There are lots of simple games. A small number of commercial games now run on Linux, but for stuff like Chess, MahJong, etc, there are great programs. Actually you install an “engine” which has all the intelligence for Chess (eg Gnuchess), and then you can install a simple Chess graphics program or something prettier which uses the engine, or an internet opponent.

And the wonderful thing about all these Linux Programs, including the system itself, they are all FREE.

Problems with Linux

Installing Linux is not always easy, though it’s easier than windows, but you get a computer with Windows already on it. Some commercial games don’t have Linux versions. There are a few rare specialist areas where there aren’t sufficiently developed programs. There are one or two printers and scanners that don’t run under Linux though most do these days. Information is available on the internet. I use PCLinuxOS because I think it’s easier to install, maintain and use than Ubuntu or Mint and I seem to have fewer problems with it.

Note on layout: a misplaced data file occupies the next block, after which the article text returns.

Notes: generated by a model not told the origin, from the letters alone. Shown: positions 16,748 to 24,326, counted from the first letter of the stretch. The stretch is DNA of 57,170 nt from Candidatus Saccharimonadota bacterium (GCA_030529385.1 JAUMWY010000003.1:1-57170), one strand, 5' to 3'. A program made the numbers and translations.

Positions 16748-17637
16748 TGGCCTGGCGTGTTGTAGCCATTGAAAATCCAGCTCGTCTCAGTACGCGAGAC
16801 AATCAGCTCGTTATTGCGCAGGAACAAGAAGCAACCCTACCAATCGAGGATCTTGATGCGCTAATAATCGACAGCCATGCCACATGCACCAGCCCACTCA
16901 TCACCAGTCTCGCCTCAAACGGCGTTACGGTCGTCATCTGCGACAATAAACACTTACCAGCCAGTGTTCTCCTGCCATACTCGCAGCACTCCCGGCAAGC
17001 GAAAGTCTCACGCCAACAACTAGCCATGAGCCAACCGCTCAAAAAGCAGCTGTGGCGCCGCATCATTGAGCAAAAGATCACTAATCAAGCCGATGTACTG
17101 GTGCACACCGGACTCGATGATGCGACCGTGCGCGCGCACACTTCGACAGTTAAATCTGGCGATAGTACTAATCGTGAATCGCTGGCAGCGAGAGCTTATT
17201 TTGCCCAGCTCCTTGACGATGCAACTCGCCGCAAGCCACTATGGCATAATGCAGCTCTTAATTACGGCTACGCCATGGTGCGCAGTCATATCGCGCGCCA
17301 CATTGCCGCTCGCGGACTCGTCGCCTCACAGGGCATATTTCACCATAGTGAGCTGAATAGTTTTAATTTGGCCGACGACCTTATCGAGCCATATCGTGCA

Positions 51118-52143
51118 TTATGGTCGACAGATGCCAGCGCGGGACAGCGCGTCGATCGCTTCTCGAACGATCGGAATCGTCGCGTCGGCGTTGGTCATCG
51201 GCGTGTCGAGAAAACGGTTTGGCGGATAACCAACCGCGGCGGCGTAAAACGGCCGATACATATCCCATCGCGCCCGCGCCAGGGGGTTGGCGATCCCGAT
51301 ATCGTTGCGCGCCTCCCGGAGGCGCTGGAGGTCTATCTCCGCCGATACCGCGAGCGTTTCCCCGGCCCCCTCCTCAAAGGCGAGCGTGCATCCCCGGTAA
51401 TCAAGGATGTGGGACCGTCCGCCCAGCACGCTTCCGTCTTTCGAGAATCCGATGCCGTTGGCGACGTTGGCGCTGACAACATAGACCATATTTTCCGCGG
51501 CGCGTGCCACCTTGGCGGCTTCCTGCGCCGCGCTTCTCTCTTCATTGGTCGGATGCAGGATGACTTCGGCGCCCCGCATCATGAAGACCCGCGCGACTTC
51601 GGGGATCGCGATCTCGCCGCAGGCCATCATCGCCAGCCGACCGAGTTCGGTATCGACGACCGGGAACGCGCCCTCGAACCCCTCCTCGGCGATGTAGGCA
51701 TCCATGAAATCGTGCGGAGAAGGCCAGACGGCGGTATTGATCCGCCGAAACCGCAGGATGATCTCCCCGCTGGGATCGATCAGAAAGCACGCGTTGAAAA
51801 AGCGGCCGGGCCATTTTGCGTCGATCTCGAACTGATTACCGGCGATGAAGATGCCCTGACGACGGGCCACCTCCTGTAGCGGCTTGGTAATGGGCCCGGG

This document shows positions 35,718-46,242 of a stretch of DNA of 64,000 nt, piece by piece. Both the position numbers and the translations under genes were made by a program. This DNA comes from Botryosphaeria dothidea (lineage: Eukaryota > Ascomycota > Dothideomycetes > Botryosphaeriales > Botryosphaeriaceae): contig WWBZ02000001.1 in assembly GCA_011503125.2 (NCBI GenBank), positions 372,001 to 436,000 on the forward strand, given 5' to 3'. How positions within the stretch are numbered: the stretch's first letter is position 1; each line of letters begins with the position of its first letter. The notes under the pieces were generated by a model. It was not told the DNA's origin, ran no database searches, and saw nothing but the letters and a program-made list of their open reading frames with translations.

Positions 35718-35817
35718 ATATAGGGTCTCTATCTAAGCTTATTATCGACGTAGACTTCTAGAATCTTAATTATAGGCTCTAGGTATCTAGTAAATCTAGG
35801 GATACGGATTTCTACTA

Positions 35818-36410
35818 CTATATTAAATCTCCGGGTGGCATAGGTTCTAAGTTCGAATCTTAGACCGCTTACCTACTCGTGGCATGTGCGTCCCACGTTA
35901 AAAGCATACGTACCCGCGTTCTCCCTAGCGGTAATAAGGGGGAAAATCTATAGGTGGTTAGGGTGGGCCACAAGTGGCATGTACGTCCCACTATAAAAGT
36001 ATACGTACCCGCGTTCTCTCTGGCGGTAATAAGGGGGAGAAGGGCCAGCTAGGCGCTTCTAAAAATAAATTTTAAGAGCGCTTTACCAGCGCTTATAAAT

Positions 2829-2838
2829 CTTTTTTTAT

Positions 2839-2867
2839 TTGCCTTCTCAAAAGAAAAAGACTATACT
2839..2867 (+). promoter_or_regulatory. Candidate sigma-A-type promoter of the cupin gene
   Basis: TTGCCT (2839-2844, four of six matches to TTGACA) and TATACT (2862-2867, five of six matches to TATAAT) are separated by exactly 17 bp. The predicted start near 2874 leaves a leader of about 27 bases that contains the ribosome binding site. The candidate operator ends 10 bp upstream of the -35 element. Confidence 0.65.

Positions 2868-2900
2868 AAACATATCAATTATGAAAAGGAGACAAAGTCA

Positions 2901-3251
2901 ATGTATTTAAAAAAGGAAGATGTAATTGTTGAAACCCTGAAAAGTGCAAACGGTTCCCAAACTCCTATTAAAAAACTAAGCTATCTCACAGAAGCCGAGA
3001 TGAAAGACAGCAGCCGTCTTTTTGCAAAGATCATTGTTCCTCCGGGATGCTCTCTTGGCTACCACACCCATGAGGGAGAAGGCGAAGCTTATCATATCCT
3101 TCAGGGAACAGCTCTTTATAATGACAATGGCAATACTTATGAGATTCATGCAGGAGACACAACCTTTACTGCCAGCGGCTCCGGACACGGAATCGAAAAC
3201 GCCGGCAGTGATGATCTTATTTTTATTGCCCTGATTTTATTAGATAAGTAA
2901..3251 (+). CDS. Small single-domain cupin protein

My experience is that outside of young gamers, most people use a computer for internet browsing, e-mail, reading and writing documents, and storing photos and music/video media.

Live Media

Linux can run off a memory stick or a DVD/CD. This is called Live Media. You can test whether your printer and scanner will work and install only when you confirm it does! Generally it will install alongside Windows so that when you switch on your computer you have a choice.

If you must have Windows

My recommendation for Anti Virus software is Avast. For a fixed home computer, test your firewall by going to Steve Gibson’s site. If it fails, install a software Firewall. For a computer used outside of the home on public networks, then also do the same as the “bad guy” might be inside the network. The last one I used was Zone Alarm Free. I think it’s still going.

Best of Luck!

I will try to flesh this out with links and screenshots, and maybe suggest different versions of Linux according to the power (processor speed and memory) of your computer. Hope there’s enough info here in the meantime to get you thinking.